The opinion of the court was delivered by: Hon. Dana M. Sabraw United States District Judge
Petitioner, a state prisoner proceeding pro se has filed a Petition for a Writ of Habeas Corpus pursuant to 28 U.S.C. § 2254, along with a motion to proceed in forma pauperis.
ORDER DENYING IN FORMA PREJUDICE PAUPERIS APPLICATION AND DISMISSING CASE WITHOUT IN FORMA PAUPERIS APPLICATION
The request to proceed in forma pauperis reflects a $21.18 balance in Petitioner's prison trust account. The filing fee associated with this type of action is $5.00. See 28 U.S.C. § 1914(a). It appears Petitioner can pay the requisite filing fee. Accordingly, the Court DENIES the request to proceed in forma pauperis. Petitioner may submit a copy of this order along with the requisite fee no later than January 19, 2010, to have the case reopened.
FAILURE TO STATE A COGNIZABLE FEDERAL CLAIM
Additionally, in accordance with Rule 4 of the rules governing § 2254 cases, Petitioner has failed to allege that his state court conviction or sentence violates the Constitution of the United States.
Title 28, United States Code, § 2254(a), sets forth the following scope of review for federal habeas corpus claims:
The Supreme Court, a Justice thereof, a circuit judge, or a district court shall entertain an application for a writ of habeas corpus in behalf of a person in custody pursuant to the judgment of a State court only on the ground that he is in custody in violation of the Constitution or laws or treaties of the United States.
28 U.S.C. § 2254(a) (emphasis added). See Hernandez v. Ylst, 930 F.2d 714, 719 (9th Cir. 1991); Mannhalt v. Reed, 847 F.2d 576, 579 (9th Cir. 1988); Kealohapauole v. Shimoda, 800 F.2d 1463, 1464-65 (9th Cir. 1986). Thus, to present a cognizable federal habeas corpus claim under § 2254, a state prisoner must allege both that he is in custody pursuant to a "judgment of a State court," and that he is in custody in "violation of the Constitution or laws or treaties of the United States." See 28 U.S.C. § 2254(a).
Here, Petitioner claims that he was denied his rights under California Penal Code section 1381. (Pet. at 5.) In no way does Petitioner claim he is "in custody in violation of the Constitution or laws or treaties of the United States." 28 U.S.C. § 2254.
Further, the Court notes that Petitioner may not be able to simply amend his Petition to state a federal habeas claim and then refile the amended petition in this case. He must exhaust state judicial remedies before bringing his claims via federal habeas.
FAILURE TO ALLEGE EXHAUSTION OF STATE JUDICIAL REMEDIES
Habeas petitioners who wish to challenge either their state court conviction or the length of their confinement in state prison, must first exhaust state judicial remedies. 28 U.S.C. § 2254(b), (c); Granberry v. Greer, 481 U.S. 129, 133-34 (1987). To exhaust state judicial remedies, a California state prisoner must present the California Supreme Court with a fair opportunity to rule on the merits of every issue raised in his or her federal habeas petition. 28 U.S.C. § 2254(b), (c); Granberry, 481 U.S. at 133-34. Moreover, to properly exhaust state court remedies a petitioner must allege, in state court, how one or more of his or her federal rights have been violated. The Supreme Court in Duncan v. Henry, 513 U.S. 364 (1995) reasoned: "If state courts are to be given the opportunity to correct alleged violations of prisoners' federal rights, they must surely be alerted to the fact that the prisoners are asserting claims under the United States Constitution." Id. at 365-66 (emphasis added). For example, "[i]f a habeas petitioner wishes to claim that an evidentiary ruling at a state court trial denied him [or her] the due process of law guaranteed by the Fourteenth Amendment, he [or she] must say so, not only in federal court, but in state court." Id. at 366 (emphasis added).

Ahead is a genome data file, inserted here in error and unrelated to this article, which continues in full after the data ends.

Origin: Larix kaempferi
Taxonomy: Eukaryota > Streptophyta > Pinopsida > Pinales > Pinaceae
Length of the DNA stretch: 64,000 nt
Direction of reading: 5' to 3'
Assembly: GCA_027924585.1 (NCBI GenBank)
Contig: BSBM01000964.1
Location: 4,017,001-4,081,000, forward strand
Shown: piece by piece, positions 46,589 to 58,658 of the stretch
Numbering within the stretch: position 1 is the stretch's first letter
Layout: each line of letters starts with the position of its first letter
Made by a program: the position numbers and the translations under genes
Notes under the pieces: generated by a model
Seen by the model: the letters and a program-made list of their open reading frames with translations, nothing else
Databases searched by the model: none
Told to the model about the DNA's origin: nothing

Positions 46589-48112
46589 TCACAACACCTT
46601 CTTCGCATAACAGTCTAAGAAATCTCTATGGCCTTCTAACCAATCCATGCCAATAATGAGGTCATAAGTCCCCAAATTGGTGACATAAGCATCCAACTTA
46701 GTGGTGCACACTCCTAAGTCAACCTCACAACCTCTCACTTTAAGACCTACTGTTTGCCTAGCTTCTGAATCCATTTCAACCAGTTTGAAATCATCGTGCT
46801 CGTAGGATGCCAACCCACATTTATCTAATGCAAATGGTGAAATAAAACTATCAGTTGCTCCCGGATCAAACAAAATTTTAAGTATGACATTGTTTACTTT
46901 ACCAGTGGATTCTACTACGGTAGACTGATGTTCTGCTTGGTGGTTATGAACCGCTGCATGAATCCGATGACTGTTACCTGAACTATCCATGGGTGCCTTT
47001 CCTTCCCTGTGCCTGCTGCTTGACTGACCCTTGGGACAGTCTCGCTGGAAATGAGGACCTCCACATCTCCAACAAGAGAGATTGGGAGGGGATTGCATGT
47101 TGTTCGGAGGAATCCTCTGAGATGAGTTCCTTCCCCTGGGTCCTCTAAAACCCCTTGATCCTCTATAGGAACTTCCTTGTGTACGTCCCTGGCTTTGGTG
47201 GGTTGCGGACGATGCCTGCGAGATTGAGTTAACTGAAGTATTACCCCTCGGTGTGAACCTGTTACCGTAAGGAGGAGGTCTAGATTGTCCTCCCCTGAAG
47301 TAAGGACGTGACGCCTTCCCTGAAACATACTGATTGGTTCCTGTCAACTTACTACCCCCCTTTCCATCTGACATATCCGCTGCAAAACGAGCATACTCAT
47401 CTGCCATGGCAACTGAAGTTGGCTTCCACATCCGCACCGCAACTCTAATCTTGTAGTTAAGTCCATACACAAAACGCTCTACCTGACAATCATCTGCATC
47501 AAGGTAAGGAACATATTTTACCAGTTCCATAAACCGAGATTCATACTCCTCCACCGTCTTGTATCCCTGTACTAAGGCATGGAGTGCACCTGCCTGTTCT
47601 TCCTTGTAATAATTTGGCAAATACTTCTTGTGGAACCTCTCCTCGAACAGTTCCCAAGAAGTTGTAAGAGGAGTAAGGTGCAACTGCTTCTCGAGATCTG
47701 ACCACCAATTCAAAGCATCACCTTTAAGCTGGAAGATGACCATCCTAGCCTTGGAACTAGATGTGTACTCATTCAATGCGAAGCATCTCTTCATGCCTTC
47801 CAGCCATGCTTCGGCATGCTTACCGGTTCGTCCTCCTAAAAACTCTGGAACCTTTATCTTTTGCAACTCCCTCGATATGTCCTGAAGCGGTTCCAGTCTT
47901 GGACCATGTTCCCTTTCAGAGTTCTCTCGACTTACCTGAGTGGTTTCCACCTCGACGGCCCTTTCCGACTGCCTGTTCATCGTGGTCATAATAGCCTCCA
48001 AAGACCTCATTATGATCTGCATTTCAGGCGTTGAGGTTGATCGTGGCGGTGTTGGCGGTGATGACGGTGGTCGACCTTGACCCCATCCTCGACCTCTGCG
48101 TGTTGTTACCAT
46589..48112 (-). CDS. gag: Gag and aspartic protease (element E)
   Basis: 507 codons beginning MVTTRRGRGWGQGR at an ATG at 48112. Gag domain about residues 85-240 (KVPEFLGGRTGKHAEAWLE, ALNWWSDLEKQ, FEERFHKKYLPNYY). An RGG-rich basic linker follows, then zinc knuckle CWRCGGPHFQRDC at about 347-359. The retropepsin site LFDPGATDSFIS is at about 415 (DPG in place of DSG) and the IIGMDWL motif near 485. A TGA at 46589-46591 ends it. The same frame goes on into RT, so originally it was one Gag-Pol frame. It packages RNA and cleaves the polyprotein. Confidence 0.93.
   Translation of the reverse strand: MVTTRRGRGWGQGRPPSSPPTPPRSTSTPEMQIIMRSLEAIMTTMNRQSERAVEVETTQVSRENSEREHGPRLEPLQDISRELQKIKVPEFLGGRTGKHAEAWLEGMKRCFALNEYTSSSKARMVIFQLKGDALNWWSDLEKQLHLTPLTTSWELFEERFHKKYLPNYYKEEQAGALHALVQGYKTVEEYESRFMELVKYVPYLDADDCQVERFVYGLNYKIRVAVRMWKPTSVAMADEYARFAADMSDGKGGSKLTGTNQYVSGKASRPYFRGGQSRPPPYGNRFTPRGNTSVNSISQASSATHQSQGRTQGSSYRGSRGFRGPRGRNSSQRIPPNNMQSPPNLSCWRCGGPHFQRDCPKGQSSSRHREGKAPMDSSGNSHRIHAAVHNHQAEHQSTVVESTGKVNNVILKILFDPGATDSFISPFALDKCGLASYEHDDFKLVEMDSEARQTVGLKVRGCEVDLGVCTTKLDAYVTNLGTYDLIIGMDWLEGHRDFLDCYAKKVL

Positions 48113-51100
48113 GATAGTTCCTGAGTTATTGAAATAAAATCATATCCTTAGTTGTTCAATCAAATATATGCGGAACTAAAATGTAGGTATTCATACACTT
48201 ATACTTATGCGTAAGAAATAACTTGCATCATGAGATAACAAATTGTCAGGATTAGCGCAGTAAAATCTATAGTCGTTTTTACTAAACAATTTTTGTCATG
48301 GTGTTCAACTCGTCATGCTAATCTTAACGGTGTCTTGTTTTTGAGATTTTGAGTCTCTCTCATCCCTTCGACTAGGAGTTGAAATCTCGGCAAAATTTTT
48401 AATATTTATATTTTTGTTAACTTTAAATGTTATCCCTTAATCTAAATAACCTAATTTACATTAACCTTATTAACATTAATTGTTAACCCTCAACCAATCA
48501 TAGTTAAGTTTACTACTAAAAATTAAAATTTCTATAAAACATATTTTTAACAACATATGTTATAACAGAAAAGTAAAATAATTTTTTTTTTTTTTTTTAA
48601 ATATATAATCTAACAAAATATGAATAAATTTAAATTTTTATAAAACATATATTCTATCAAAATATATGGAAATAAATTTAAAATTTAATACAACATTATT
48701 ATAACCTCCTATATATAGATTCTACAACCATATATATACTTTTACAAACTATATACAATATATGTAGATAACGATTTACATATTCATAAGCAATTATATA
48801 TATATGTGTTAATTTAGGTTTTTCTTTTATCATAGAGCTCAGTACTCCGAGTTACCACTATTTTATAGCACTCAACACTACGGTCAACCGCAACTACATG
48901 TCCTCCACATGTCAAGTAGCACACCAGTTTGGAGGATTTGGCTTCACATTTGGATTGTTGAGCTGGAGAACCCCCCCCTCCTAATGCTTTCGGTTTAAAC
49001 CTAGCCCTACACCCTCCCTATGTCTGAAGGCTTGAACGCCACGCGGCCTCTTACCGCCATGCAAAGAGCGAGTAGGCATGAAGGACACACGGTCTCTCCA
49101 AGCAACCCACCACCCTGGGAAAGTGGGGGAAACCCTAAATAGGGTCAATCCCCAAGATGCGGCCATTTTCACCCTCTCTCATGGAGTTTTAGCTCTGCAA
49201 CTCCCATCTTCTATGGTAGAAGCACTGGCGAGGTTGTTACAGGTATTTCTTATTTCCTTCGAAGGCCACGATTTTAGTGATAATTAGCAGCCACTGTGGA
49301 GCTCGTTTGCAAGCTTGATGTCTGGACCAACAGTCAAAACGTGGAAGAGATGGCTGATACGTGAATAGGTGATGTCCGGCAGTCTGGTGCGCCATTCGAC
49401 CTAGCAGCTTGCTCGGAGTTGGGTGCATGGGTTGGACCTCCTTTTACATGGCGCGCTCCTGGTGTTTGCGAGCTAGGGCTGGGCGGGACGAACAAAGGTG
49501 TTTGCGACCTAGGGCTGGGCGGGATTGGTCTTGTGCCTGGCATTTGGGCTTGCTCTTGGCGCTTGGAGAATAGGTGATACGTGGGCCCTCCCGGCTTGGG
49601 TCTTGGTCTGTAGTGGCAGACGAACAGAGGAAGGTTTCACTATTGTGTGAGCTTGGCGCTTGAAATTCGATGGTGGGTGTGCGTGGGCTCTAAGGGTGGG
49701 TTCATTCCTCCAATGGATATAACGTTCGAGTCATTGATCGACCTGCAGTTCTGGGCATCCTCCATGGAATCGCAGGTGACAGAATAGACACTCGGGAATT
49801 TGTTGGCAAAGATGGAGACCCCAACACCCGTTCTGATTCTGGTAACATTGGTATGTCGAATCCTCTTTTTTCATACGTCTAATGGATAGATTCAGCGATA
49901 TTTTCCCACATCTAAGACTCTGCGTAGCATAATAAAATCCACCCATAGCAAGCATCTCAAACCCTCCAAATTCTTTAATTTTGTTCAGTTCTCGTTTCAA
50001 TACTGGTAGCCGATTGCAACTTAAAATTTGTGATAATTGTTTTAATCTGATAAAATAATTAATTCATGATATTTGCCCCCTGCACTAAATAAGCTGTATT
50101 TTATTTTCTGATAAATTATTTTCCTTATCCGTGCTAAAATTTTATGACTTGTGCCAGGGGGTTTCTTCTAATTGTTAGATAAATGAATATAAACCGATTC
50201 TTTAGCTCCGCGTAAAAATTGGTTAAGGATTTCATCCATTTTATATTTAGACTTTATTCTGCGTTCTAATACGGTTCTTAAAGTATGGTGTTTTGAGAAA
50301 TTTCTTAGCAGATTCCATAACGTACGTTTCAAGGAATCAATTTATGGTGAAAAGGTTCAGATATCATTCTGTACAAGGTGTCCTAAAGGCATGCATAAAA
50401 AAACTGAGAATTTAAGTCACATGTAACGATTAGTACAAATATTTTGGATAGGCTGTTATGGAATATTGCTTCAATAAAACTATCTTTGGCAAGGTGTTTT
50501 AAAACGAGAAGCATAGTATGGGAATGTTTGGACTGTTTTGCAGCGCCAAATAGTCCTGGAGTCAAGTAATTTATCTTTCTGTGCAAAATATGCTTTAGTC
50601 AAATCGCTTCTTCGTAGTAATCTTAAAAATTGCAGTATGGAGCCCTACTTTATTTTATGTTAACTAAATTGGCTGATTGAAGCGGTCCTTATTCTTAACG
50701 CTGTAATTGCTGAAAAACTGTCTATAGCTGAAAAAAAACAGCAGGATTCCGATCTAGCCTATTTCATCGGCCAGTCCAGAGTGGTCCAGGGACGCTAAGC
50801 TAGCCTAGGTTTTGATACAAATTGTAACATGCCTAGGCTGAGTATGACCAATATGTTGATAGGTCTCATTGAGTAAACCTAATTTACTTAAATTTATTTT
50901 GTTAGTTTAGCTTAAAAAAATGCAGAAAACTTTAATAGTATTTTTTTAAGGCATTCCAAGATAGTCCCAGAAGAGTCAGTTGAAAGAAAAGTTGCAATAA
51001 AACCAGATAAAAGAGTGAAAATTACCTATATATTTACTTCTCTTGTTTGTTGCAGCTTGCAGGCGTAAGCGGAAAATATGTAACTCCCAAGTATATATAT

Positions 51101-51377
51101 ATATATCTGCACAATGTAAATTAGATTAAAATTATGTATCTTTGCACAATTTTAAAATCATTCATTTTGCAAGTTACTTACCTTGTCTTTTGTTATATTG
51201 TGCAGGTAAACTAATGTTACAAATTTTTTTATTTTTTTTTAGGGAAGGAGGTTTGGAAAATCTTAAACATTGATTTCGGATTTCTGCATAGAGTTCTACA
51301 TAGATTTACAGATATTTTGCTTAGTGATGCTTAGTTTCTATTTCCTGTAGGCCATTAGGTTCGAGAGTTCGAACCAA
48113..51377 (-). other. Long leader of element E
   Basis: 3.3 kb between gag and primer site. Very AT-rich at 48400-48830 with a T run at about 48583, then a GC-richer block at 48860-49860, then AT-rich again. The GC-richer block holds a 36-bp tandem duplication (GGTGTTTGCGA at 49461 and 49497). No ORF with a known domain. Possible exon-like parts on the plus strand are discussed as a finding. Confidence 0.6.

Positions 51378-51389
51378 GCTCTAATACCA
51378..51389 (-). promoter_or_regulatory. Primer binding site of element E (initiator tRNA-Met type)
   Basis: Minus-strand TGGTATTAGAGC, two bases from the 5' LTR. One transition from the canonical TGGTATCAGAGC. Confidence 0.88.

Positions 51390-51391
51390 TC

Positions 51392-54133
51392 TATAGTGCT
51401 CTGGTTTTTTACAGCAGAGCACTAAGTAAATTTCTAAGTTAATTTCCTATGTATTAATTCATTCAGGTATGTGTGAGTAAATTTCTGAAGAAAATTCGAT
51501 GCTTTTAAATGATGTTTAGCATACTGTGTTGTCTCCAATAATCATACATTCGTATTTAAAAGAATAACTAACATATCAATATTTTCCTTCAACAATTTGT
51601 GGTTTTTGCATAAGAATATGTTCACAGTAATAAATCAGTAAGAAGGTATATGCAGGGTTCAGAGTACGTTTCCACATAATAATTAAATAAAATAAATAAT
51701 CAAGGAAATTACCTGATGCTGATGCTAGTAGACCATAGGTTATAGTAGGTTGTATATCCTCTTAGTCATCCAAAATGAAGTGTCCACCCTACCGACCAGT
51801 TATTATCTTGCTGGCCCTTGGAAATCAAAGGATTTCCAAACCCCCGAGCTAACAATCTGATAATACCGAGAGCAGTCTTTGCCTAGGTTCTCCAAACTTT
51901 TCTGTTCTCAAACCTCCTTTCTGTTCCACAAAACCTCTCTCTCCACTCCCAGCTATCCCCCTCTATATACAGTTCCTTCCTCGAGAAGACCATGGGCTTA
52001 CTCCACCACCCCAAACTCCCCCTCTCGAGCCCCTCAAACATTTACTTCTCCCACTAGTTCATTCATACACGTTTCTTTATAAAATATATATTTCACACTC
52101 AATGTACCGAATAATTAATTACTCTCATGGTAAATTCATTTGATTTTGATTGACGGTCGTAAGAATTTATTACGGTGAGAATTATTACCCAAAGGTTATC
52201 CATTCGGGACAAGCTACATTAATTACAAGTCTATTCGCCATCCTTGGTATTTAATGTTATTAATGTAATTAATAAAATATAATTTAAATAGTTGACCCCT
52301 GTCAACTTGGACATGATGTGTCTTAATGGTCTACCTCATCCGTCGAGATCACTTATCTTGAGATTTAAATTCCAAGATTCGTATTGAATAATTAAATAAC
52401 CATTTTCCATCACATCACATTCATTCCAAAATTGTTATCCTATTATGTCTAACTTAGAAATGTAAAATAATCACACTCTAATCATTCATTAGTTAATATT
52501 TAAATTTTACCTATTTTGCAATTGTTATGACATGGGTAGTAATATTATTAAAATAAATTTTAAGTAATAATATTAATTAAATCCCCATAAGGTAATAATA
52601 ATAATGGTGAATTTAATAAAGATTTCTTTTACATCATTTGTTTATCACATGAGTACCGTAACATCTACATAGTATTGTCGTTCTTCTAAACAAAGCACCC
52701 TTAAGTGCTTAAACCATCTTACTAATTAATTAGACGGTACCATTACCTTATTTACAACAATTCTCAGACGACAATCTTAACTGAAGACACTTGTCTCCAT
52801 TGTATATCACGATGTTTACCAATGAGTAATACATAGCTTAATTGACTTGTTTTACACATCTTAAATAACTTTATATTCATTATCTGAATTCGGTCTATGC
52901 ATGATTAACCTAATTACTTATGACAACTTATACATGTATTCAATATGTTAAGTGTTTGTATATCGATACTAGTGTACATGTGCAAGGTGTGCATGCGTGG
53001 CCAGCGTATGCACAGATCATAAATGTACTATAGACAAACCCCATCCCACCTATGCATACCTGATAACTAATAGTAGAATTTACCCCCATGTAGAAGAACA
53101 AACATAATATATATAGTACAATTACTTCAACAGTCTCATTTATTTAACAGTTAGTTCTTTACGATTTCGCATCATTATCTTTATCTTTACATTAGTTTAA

Although Petitioner indicates that he raised a claim in the state supreme court regarding a motion pursuant to Penal Code section 1381 (see Pet. at 4), it does not appear that Petitioner presented the federal nature of the claim, if any, to the state's highest court. If Petitioner has raised the federal aspect of his claim, if any, in the California Supreme Court, he must so specify. The burden of proving that a claim has been exhausted lies with the petitioner. Cartwright v. Cupp, 650 F.2d 1103, 1104 (9th Cir.1981).
Further, the Court cautions Petitioner that under the Antiterrorism and Effective Death Penalty Act of 1996 (AEDPA) a one-year period of limitation shall apply to a petition for a writ of habeas corpus by a person in custody pursuant to the judgment of a ...